“Where has the shame gone?” Dr. Kooyer wonders. He’s too polite to say the obvious: the shame has been sold by people like Hazel Norton for “a few thousand dollars.” She admits she was not harmed by Propulsid, but she sued anyway to wrestle a piece of the pie from the people who were harmed. As a result of her greed, the poverty-stricken people around her will suffer from a lack of medical care. Maybe now Norton knows what a side-effect is.
- “Heartburn Drug Withdrawn; Propulsid Linked to Heart Rhythm Abnormalities,” WebMD, 23 March 2000.
- “Tort Reform: Just What the Doctor Ordered?” Jackson Clarion-Ledger, 29 July 2002.
The drug had already been removed from the market in 2000. The class action is over: Johnson & Johnson, which owns the drug’s manufacturer Janssen Pharmaceutica, agreed to pay out “up to $90 million to settle claims” of the 16,000 patients affected, including 300 who died. Those who didn’t participate in the class action could opt to sue separately.
Source: “J&J Agrees to Propulsid Settlement of $90 Million,” Los Angeles Times, 6 February 2004
Paul in California: “The extraordinary number of lawsuits, of which such a large amount are frivolous and completely abuse the legal system, is maddening! The Stella Awards at least let us laugh and, at the same time, be enlightened by them. Thank you for bringing this problem into an entertaining and critical light.”
Mike in New York: “You have no idea how on target you are when you mention that juries in some states are quick to transfer wealth from the insurance companies to ‘victims’. A number of years ago, when I lived in Kansas City, I was the foreman of a jury hearing a personal injury case. We were specifically instructed at the start of the trial that we should not consider the source of the money for the award (if any) and that we should just hear the case on its merits. The plaintiff had no case! We all agreed on that, but some of the jurors still insisted on awarding a large settlement just because it would come from the insurance companies and not the defendant, despite our original instructions! Luckily I and the other jurors refused to go along, but I wonder just how often the award is made just because only the insurance companies will have to pay. Don’t these people know where the money comes from? I bet they complain each time their premiums go up, too!”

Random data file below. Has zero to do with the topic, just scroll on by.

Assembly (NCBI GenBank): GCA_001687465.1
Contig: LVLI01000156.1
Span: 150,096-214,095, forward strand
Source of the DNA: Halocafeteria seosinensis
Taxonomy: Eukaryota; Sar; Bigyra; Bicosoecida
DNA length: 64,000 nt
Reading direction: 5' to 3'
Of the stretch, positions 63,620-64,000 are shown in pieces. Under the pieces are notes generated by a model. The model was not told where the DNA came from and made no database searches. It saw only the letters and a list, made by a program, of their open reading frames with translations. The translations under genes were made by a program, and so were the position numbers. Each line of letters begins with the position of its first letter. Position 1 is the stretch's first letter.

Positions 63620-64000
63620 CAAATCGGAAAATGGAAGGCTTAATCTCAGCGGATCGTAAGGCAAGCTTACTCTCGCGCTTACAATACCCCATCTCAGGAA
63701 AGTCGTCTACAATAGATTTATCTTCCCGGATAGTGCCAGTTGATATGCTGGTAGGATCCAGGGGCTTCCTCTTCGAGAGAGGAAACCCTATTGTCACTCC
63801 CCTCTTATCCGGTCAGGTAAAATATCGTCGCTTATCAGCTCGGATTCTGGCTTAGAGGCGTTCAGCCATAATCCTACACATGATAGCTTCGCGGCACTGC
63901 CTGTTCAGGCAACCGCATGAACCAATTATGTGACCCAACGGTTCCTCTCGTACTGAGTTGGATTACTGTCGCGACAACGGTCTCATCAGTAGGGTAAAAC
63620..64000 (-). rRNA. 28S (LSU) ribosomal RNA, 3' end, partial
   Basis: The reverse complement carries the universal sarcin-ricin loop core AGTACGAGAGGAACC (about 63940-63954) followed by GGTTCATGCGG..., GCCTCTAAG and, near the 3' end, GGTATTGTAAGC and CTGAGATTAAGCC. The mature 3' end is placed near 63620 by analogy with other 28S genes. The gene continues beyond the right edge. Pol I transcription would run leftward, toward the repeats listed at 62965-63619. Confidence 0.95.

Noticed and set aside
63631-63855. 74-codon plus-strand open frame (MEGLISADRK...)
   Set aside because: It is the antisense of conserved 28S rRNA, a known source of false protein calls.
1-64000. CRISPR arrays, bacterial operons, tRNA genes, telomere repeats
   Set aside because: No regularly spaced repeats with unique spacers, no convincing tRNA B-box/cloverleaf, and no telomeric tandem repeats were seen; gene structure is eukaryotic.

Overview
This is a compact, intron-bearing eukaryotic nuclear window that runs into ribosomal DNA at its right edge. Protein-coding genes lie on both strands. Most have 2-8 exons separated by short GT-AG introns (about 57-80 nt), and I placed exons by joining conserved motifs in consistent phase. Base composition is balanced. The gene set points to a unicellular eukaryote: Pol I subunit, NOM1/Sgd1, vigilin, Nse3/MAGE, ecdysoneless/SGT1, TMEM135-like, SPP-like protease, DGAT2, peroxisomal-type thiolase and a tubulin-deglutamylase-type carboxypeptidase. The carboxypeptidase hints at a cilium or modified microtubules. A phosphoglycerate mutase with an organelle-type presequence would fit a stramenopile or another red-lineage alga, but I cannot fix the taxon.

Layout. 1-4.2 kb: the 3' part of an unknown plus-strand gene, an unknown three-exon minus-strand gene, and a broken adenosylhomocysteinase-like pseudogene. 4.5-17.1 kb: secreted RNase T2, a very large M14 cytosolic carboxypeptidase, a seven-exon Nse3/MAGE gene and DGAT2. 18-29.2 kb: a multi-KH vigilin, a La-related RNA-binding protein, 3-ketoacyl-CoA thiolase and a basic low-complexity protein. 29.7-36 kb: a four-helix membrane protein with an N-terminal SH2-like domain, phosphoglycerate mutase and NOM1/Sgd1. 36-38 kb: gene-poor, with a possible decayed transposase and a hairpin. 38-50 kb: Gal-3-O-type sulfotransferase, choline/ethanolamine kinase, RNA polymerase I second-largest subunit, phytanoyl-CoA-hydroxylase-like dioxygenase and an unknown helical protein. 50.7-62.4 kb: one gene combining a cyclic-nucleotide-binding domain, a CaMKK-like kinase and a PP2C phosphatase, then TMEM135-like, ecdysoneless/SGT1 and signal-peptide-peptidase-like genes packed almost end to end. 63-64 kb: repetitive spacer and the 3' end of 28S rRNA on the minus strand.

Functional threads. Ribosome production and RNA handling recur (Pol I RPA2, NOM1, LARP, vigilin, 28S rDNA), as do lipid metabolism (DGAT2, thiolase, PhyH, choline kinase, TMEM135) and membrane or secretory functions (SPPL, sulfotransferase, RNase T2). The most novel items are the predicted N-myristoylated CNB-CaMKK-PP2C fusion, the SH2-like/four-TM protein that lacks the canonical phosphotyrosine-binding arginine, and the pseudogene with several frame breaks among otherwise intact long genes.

Suz in Illinois: “Ms. Norton and her fellow greedy Mississippians are biting their own selves in the rear end here. Sounds like poverty is not their biggest problem, and just may be a result of their biggest problem; a huge lack of common sense. Actions have repercussions, and one must first think of those repercussions before one takes the action.”
Bill in Canada disagreed: “I must comment that perhaps you are off the mark somewhat in pointing a finger at Hazel Norton as one of the root causes of these asinine lawsuits. I would suggest that the culprit(s) are more likely the lawyers who agree to take these kinds of cases. If every member of the legal fraternity were ethical there would never be this kind of frivolous lawsuit in the first place as they would tell the Hazel Nortons of the world to take a hike as soon as they heard the reason for the suit.”
Well, Bill, in fact I didn’t point at Ms Norton as a “root cause” of “these asinine lawsuits,” I merely discussed one case. She didn’t get dragged into court by a lawyer kicking and screaming, she heard about the case in the media and decided to get in on the action because — in her words — she thought “I might get a couple of thousand dollars” even though she admits she was not harmed by the defendants in her suit.
Can lawyers do more to discourage such cases? Absolutely! But we must stop rolling over and accepting people suing solely to extort money from deep pockets, especially when they were not harmed whatsoever by anyone. Hazel Norton soundly deserved her “Stella”. Appeal denied.
My 2020 Thoughts on the Case
If you wonder why drugs are so expensive, there’s part of the answer for you. Before you ask “What about price gouging?”, I covered that too, in my podcast: “Give Me a Shot at It. I’m an Engineer” (streaming and transcript available on that page).